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Freshman Rhamat Alhassan has played volleyball only three years but has proven to be a quick study.

Thursday August 14, 2014The Natural: Alhassan Has Made Transition from Basketball to Volleyball Look Easy

Freshman Rhamat Alhassan has played volleyball only three years but has proven to be a quick study.

Scott Carter
By SCOTT CARTER Senior Writer

Gators freshman Rhamat Alhassan shows off her blocking ability for the U.S. U20 team last month.

GAINESVILLE, Fla. -- Once she got on the Florida volleyball coaching staff’s radar, Rhamat Alhassan quickly shot up the Gators’ wish list.

Gators associate head coach Dave Boos was the first to see Alhassan, at 6-foot-4 the tallest signee in the program’s history, actually play. A two-sport standout at Academy of the Holy Cross in Kensington, Md., Alhassan was a basketball recruit long before she added volleyball to her schedule as a sophomore in high school.

The first couple of tournaments Boos traveled to expecting to see Alhassan play, she was a no-show because of her hoops commitment.

Finally, their paths crossed. Gators head coach Mary Wise recalls Boos’ phone call going something like this:

“Rhamat is here. She is definitely going to be No. 1 on our list,’’ Boos proclaimed over the phone.

“She’s that good?” Wise shot back.

“Oh, not at all. She doesn’t know anything about the game,’’ answered Boos.

The Gators’ interest in Alhassan proved worth it, and on Wednesday, a month after earning MVP honors and leading the U.S. to the title at the U20 NORCECA Continental Championships in Guatemala, Alhassan stood out inside the Lemerand Athletic Center during the team’s media day.

Of course, Alhassan has stood out most of her life.

“I honestly don’t know when I had my growth spurt,’’ she said. “I’ve just always been taller than everyone.”

But Alhassan brings more than height to a UF team that features five freshmen. She may be a volleyball infant, but she can play.

While her physical attributes are obvious as soon as you see her, her ability to quickly process information is what helped Alhassan gain as much recognition for her volleyball talent as her basketball skills.

“She just picked up the stuff faster than anybody I’ve ever coached in my life,” Academy of the Holy Cross coach Dave Geiser told The Washington Post last October. “Not just her physical movements, but the rules and the strategy and tactics. Everything.”

Wise echoed those sentiments Wednesday after only a few practices into preseason camp.

She came to volleyball relatively late,’’ Wise said. “In the world today, you would say very late. What a great learner she is. When we talk about a learning curve, her’s has been a straight line.”

Alhassan started playing basketball in seventh grade and soon began to draw interest from college coaches. Besides playing on her high school team, she was on an AAU squad and the tunnel vision began to take its toll. She needed a diversion and began to play volleyball on the Metro American club team, which also featured Gators sophomore Alex Holston.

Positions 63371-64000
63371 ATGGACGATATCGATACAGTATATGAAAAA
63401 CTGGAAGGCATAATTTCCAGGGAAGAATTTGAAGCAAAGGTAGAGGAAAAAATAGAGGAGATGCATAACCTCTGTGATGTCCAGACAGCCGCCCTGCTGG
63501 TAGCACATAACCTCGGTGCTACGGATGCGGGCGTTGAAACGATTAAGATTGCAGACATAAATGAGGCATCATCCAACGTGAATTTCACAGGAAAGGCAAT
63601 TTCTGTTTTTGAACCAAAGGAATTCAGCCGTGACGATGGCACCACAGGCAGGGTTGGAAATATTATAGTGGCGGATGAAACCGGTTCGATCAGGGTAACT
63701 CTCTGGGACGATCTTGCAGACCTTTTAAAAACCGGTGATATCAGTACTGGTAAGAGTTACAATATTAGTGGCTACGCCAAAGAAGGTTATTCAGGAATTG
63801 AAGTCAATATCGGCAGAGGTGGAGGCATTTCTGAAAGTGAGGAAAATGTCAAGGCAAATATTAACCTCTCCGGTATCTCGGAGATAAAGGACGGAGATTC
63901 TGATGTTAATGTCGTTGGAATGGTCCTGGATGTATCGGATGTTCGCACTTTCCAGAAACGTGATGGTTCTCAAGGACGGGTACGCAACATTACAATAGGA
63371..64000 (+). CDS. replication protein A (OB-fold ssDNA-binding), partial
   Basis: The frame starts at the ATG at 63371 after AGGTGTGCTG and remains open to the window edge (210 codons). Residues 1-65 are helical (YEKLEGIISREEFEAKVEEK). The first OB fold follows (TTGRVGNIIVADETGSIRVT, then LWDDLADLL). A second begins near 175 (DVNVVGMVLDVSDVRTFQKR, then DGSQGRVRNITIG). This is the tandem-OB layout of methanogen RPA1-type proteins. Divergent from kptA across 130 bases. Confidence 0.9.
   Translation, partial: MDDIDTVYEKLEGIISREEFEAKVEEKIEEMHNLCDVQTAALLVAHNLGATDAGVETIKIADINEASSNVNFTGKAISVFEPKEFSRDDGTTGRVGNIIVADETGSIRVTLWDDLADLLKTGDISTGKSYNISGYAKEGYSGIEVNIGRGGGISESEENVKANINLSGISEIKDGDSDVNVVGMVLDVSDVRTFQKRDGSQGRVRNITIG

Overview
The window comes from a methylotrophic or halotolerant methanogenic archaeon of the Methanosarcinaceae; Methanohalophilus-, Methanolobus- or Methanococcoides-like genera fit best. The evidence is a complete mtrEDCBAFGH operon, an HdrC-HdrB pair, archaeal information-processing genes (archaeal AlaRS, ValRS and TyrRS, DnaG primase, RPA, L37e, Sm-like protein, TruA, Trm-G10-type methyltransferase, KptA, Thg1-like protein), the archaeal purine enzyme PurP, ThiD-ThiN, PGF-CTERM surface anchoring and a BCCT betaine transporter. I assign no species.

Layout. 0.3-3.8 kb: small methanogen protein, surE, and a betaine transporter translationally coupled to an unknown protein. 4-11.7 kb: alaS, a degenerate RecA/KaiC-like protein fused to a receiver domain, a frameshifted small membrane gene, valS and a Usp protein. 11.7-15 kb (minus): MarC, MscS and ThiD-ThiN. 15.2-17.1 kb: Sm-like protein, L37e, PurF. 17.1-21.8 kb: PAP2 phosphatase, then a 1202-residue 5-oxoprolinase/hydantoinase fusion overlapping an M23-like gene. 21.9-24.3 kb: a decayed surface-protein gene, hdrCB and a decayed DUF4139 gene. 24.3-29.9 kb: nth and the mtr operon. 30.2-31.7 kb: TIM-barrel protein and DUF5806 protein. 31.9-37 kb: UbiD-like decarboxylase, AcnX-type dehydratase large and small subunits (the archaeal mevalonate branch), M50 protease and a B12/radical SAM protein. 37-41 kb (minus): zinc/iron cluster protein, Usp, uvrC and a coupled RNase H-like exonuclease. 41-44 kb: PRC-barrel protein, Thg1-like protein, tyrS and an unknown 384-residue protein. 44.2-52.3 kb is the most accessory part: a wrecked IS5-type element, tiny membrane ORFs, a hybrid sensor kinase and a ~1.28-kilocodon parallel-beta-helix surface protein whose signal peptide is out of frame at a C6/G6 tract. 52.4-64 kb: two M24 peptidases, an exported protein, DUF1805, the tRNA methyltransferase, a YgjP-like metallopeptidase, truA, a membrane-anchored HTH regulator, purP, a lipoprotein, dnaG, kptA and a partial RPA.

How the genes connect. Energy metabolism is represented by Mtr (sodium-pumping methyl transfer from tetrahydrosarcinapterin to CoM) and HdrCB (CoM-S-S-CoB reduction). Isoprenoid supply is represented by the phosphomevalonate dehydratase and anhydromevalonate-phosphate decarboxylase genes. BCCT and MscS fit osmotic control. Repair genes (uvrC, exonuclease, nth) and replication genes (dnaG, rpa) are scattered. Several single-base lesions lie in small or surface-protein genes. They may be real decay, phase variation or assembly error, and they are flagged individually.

When it was time for college, Alhassan made the decision to accept a volleyball scholarship rather than play basketball.

“It was definitely a hard one because I still love basketball,” she said. “It got to the point of where it was just playing games, games, games for like a month straight, and I just got tired, burnt out. That’s how I got into [volleyball], just for fun. Now I’m here.”

Alhassan’s decision made headlines back in the Washington D.C.-Baltimore area, where her parents settled after moving to the U.S. from Ghana prior to her birth.

“She is a great athlete,” Wise said. “Rhamat could be playing basketball at a lot of places right now. We’re very fortunate she chose volleyball.”

A middle blocker with a formidable vertical leap -- check out the video below of her dunk attempt in high school -- Alhassan’s arrival should help fill the void left by the departure of Chloe Mann, the 2012 SEC Player of the Year and UF’s top player last season.

Junior outside hitter Gabby Mallette, like Wise, is impressed at how smooth Alhassan has transitioned from high school to college.

“She catches on to things very fast,’’ Mallette said. “As a left side and a middle, you have to be able to trust each other and communicate in what you are doing, and I trust her 100 percent. I don’t think I’ve really played with anyone as big as she is, just a long person.”

Alhassan said her stint with the U.S. U20 team over the summer kept her in shape and helped her improve her blocking skills, which the Gators will rely on heavily in Mann’s absence. She said she gets her height from her late father, who was 6-foot-7. Her mom is 5-4.

Despite her success in basketball, when Alhassan opted to play volleyball, she was uncertain how her athleticism would transfer from one court to the other. As proof, on the day of tryouts, she showed up for the junior-varsity tryouts, three hours prior to varsity tryouts.

Geisler asked why she was so early, telling her there was a spot on the varsity already reserved for her. Alhassan stayed anyway to get in the extra work.

He knew what Gators freshman defensive specialist Samantha Dubiel has learned in her short time around Alhassan.

“She has a big advantage on most people with her length,’’ Dubiel said.

It’s also why Boos was so excited about Alhassan’s potential during that phone call to Wise on the recruiting trail.

Sure, she was raw and new to the game, but her natural talent is the kind that makes coaches dream of the possibilities.

“He saw in her athletic skills and how hard she played, that she could get there,” Wise said.

And now she’s here.


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